Adds Boonstra: “The lens of craftsmanship reverses our perspective on the relationship between people and nature. Rather than humans dictating the use of natural resources, it is nature which sets terms and conditions that the local users agree to through their craftsmanship.”
The main method used by the authors here is visual methodology which includes participatory observation, interviewing and photographing. The first author shot approximately 2000 digital photographs and video clips for both cases. A range of wideshots were used to capture the craftsperson in context. Close-ups were also used to capture details such as the positioning of fingers, eyes fixed on a point in the distance, or how tools are employed. A selection of photographs was then made for the photo elicitation using several criteria, including the ability of the photograph to expose the knowledge and skills involved in the craft and how they had been acquired, and its ability to enhance the author’s understanding of the social and ecological contexts and history.
Semi-structured interviews using the selected photos and notes made from participant observation were then performed with the duojár and the fisher as well as with other people closely connected to or involved in craft practices, such as family members. The interviews were then coded using an inductive approach to see if patterns emerged about components of craftsmanship. More refined coding followed in a second cycle where coded material was related to and contrasted with definition of tacit knowledge and skill from scientific literature.
Mellegård, V., Boonstra, W. 2020. Craftsmanship as a Carrier of Indigenous and Local Ecological Knowledge: Photographic Insights from Sámi Duodji and Archipelago Fishing. Society & Natural Resources, DOI: 10.1080/08941920.2020.1729911
For more information about the article, please contact Wijnand Boonstra:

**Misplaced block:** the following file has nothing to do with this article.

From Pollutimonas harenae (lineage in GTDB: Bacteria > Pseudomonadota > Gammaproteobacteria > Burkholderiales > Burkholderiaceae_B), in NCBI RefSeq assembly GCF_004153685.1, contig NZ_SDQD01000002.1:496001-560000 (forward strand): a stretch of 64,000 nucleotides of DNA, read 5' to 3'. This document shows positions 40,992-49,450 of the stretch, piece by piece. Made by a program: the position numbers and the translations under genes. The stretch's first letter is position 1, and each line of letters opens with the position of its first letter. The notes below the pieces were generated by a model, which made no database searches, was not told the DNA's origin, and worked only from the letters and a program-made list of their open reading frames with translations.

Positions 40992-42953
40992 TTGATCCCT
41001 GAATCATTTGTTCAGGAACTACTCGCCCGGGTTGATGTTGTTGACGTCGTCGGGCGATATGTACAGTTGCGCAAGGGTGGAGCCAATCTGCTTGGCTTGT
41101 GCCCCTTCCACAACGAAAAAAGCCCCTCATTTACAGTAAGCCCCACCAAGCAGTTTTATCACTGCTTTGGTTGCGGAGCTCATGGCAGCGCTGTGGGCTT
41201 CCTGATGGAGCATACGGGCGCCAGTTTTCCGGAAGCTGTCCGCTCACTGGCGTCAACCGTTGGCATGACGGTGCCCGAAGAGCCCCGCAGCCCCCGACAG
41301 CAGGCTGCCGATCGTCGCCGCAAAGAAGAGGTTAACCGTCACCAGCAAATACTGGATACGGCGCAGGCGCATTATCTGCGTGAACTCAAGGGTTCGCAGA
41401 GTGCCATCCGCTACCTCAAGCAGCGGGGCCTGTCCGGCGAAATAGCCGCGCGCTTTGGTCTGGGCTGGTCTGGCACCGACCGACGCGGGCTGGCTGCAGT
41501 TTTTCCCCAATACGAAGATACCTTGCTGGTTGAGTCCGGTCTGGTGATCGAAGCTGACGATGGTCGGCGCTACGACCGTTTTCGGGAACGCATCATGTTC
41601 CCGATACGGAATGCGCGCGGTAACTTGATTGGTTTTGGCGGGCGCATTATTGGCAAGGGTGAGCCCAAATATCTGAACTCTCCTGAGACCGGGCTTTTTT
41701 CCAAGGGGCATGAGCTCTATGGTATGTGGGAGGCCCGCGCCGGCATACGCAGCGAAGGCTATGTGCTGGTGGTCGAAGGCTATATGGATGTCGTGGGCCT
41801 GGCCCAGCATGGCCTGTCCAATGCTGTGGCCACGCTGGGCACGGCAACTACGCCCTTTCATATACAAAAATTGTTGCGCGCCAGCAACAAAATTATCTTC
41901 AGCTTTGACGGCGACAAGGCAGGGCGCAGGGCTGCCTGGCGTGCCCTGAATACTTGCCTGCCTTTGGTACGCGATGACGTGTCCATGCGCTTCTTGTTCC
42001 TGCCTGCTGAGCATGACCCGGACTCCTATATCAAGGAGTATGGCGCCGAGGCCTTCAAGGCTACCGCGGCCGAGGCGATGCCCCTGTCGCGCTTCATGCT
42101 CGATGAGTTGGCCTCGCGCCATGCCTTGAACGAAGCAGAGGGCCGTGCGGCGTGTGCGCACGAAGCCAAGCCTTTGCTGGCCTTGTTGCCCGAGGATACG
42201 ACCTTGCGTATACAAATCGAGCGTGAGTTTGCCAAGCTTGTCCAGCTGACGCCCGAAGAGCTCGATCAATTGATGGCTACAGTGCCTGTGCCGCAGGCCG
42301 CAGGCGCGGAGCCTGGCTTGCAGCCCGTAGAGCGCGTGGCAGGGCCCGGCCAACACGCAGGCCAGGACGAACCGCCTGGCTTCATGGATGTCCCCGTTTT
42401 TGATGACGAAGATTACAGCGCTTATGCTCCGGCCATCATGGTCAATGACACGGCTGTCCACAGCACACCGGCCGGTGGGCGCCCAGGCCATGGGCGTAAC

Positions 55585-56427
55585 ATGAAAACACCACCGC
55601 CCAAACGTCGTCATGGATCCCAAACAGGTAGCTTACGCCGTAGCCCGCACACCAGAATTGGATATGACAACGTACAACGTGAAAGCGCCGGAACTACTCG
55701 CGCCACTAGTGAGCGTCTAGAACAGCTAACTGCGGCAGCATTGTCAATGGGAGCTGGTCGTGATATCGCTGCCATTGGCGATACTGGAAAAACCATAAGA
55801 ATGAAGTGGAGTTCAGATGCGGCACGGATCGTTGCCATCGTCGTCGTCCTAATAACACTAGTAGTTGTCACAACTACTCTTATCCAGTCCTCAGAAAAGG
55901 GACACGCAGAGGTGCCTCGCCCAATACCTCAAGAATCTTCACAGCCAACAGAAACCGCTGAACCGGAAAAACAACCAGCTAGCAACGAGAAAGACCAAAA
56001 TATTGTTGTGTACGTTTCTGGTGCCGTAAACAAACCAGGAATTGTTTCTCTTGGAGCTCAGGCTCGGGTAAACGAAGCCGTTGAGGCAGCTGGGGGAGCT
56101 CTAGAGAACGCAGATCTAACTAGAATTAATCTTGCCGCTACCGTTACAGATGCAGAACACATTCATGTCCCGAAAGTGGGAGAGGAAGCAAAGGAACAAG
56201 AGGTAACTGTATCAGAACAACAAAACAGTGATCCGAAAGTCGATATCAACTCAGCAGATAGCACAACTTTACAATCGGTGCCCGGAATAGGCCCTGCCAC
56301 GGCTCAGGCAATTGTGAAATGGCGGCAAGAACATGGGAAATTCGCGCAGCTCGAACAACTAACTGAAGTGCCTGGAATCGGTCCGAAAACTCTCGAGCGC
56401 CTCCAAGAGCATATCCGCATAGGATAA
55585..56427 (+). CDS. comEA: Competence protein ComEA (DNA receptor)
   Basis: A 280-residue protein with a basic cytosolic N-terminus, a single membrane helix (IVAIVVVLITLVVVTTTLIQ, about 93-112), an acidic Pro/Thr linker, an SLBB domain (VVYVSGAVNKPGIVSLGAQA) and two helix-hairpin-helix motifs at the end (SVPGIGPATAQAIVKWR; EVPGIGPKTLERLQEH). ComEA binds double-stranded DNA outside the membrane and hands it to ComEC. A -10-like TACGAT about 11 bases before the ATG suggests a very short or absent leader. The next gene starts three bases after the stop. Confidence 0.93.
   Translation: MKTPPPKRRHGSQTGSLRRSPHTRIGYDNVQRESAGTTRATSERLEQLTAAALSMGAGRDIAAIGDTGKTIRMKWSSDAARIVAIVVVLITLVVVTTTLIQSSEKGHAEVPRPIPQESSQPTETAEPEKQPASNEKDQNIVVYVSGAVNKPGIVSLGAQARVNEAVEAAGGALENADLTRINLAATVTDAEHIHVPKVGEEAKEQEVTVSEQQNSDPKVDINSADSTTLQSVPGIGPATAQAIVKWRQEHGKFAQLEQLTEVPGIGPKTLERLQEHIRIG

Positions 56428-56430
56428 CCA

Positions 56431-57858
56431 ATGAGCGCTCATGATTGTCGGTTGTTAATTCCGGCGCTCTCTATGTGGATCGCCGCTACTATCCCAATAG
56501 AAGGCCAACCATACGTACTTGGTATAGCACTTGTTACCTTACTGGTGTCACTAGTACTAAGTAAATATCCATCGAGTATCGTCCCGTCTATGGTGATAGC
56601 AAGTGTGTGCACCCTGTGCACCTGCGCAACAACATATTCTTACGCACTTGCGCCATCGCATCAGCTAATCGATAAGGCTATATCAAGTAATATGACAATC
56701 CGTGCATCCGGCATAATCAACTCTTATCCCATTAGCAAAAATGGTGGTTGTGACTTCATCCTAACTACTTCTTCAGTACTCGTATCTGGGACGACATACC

Research news | 2021-07-03
Groundbreaking book on methods to study social-ecological systems
Open-access book covers 28 broad groups of methods, featuring contributions from almost a hundred authors in 16 countries
Research news | 2021-06-23
Better scenario building can help curb global threat of invasive species
Invasive species remain largely ignored in current future analyses. Experts present first set ever of alternative futures for global biological invasions
Research news | 2021-06-22
New software helps design sustainable cities
Natural Capital Project have developed a software that shows city planners where to invest in nature to improve people’s lives. It will also save billions of dollars
Research news | 2021-06-21
Proximity to green boosts building projects
Proximity to ecosystem services raises the value of residential and commercial areas around cities. Future projects should focus more to keep it that way
Research news | 2021-06-18
How much is the right amount of meat?
Celebrating World Sustainable Gastronomy Day, centre doctoral student Kajsa Resare Sahlin on why we need to better understand how much ‘less’ meat actually is and what ‘better’ means
Research news | 2021-06-18
The accidental chef
How a former PhD student’s book on food and life in the Pamir Mountains won the world’s most prestigious culinary book award